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ASUS A42-K56 Battery all-laptopbattery.com

That’s the question Laptop Mag reader harper.kahn1 needs help answering. The college student is on the prowl for a $450-to-$600 laptop with a lightweight design, strong battery life, a „decent“ keyboard and enough performance for everyday tasks, like browsing the web and doing homework. Most important, the 2-in-1 needs to have a responsive touch screen with stylus support for taking notes.Our reader did their homework. The laptops in consideration — the Asus Chromebook Flip C302CA, the Samsung Chromebook Pro, the Microsoft Surface Go and the Acer Switch Alpha 12 — are very good options.The Asus Chromebook Flip C302CA ($459) and the Samsung Chromebook Pro ($480) run Chrome OS. The web-based Chrome OS is fast, fluid and simple, but it has several limitations compared with Windows 10. Namely, the OS doesn’t support as many programs, and it locks you into certain Google services. If those quirks aren’t an issue, then the Samsung Chromebook Pro and the Asus Chromebook Flip C302CA are among the best budget 2-in-1 laptops on the market.

However, deciding between these two is no easy task. Their displays are about the same size (12.5 inches for the Asus, and 12.3 inches for the Samsung), and they have nearly identical components. Even the laptops‘ battery lives are similar, although the Asus lasted 47 minutes longer on our battery test.The biggest differences are the machines’ keyboards, displays and stylus integration. If you’re an artist who frequently uses a stylus, go with the Samsung. Unlike the Asus, the Samsung Chromebook Pro ships with a stylus, and even has a built-in storage slot for it. The Chromebook Pro also has a brighter, more colorful display. On the other hand, if you’ll spend most of your time typing, then buy the Chromebook Flip C302CA. Its keyboard is miles ahead of the one on the Samsung 2-in-1.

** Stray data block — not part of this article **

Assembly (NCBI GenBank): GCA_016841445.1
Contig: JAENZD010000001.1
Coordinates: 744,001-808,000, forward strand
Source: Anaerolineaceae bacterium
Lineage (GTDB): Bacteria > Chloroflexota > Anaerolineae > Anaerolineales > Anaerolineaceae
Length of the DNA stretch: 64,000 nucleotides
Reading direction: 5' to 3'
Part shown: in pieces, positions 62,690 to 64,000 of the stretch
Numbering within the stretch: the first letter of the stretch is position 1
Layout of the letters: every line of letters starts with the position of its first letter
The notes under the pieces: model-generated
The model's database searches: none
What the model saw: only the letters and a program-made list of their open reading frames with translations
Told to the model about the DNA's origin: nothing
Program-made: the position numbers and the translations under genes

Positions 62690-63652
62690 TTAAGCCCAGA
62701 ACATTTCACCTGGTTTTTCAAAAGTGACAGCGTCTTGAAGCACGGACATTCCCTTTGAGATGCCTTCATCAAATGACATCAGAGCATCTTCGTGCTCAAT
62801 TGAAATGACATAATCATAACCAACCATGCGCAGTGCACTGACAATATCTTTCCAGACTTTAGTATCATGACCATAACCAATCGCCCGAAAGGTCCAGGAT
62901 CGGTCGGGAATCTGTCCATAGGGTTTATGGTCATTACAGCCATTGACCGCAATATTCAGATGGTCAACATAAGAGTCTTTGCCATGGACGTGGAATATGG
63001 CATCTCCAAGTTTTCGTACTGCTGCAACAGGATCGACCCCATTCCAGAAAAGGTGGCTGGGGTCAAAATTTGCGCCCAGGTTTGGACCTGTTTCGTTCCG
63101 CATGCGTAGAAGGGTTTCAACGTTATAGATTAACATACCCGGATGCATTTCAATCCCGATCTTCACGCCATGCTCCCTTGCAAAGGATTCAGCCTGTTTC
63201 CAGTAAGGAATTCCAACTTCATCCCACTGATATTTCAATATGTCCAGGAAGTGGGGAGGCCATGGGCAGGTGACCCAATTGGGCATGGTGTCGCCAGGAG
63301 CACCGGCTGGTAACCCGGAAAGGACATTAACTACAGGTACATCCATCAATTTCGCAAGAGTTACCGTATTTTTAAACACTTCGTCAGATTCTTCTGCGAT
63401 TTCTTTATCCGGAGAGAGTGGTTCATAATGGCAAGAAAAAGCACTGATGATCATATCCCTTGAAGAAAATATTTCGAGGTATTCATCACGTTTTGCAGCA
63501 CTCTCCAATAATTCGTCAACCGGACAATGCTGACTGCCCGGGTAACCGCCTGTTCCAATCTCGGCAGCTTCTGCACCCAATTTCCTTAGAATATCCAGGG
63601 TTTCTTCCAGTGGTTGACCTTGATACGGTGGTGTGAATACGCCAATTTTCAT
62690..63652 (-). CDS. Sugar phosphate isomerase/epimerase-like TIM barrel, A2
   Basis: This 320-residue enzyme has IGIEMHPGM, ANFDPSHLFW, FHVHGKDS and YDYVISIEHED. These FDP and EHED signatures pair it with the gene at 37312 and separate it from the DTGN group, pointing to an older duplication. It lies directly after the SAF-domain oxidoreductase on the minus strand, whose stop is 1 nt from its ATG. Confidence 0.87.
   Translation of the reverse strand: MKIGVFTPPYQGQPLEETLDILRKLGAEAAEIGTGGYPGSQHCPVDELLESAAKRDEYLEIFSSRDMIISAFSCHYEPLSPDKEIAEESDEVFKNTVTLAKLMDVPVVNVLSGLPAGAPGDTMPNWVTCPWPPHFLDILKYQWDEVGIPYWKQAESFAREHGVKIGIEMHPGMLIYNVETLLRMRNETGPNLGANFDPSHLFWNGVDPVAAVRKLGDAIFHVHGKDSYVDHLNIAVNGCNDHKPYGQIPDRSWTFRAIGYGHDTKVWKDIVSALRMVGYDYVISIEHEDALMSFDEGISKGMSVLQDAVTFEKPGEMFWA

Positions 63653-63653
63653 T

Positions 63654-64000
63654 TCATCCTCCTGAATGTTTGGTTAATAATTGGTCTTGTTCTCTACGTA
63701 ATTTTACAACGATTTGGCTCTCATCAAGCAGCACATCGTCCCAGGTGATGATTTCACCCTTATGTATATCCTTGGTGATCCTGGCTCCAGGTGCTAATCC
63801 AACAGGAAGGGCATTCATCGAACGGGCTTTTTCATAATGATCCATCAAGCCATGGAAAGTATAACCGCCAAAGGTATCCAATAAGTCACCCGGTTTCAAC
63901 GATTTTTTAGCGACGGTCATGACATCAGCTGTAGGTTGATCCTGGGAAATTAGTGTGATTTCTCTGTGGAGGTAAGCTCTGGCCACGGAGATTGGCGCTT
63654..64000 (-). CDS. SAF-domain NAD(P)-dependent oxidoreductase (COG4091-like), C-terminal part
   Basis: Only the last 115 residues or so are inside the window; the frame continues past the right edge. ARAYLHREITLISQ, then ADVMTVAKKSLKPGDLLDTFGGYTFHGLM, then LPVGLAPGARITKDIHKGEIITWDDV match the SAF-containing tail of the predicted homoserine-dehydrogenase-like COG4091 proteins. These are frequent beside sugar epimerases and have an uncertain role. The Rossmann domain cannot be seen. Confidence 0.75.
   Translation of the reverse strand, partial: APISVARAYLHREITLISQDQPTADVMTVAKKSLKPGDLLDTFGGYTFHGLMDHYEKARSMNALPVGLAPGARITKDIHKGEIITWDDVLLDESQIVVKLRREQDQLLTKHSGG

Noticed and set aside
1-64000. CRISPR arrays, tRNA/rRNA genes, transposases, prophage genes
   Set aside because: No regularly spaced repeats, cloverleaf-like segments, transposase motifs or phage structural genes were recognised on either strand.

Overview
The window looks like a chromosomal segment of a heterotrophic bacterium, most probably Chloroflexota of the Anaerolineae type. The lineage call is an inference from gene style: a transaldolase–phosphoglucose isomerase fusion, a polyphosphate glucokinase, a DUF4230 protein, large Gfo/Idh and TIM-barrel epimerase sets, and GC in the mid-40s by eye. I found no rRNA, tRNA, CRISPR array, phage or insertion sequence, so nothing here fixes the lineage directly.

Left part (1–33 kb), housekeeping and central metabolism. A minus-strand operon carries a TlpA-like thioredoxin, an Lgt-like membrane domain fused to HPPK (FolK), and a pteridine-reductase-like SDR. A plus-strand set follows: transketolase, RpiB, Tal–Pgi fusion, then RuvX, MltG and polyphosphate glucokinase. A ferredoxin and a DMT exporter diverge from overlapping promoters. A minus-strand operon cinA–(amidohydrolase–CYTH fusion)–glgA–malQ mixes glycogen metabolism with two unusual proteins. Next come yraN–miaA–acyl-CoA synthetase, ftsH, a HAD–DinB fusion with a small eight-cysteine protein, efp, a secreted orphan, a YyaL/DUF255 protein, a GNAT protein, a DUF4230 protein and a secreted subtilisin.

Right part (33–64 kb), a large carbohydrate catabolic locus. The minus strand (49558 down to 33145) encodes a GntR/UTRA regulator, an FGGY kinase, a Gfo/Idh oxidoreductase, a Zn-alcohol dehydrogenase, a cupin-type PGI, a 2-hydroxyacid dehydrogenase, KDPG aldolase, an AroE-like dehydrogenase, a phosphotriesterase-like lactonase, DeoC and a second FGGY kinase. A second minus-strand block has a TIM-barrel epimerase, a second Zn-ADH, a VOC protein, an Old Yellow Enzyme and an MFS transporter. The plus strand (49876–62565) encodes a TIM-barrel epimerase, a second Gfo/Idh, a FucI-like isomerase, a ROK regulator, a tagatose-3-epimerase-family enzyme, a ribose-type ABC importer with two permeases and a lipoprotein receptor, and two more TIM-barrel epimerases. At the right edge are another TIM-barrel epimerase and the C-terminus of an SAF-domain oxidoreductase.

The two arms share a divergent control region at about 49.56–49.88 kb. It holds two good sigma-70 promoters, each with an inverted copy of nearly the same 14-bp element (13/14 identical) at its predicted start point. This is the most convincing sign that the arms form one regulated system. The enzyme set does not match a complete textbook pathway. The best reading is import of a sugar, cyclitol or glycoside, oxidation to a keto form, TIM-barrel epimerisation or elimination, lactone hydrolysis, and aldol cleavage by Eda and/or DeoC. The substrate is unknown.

Our reader also mentions two Windows 10 laptops: the Microsoft Surface Go ($597 with the optional keyboard and stylus) and the Acer Switch Alpha 12 ($650). Forget about the Acer; it’s the most expensive on the list and was released in 2016. The Surface Go is a compelling 2-in-1, especially for students. While its battery life is poor, at 6 hours and 6 minutes, this 10-inch tablet is extremely lightweight, and its display is colorful and bright. Not to mention, its comfortable keyboard comes with a touchpad (a luxury for a detachable), and Windows Hello facial recognition makes logging in a breeze. Personally, I would purchase the Microsoft Surface Go, despite its underwhelming battery life. Windows 10 is simply more versatile than Chrome OS, and bend-back 2-in-1s like the Acer Chromebook Flip and the Samsung Chromebook Pro are clunky in tablet mode. Your buying decision should ultimately depend on what you need most in a laptop, but you can’t go wrong with the Microsoft Surface Go, the Asus Chromebook Flip or the Samsung Chromebook Pro.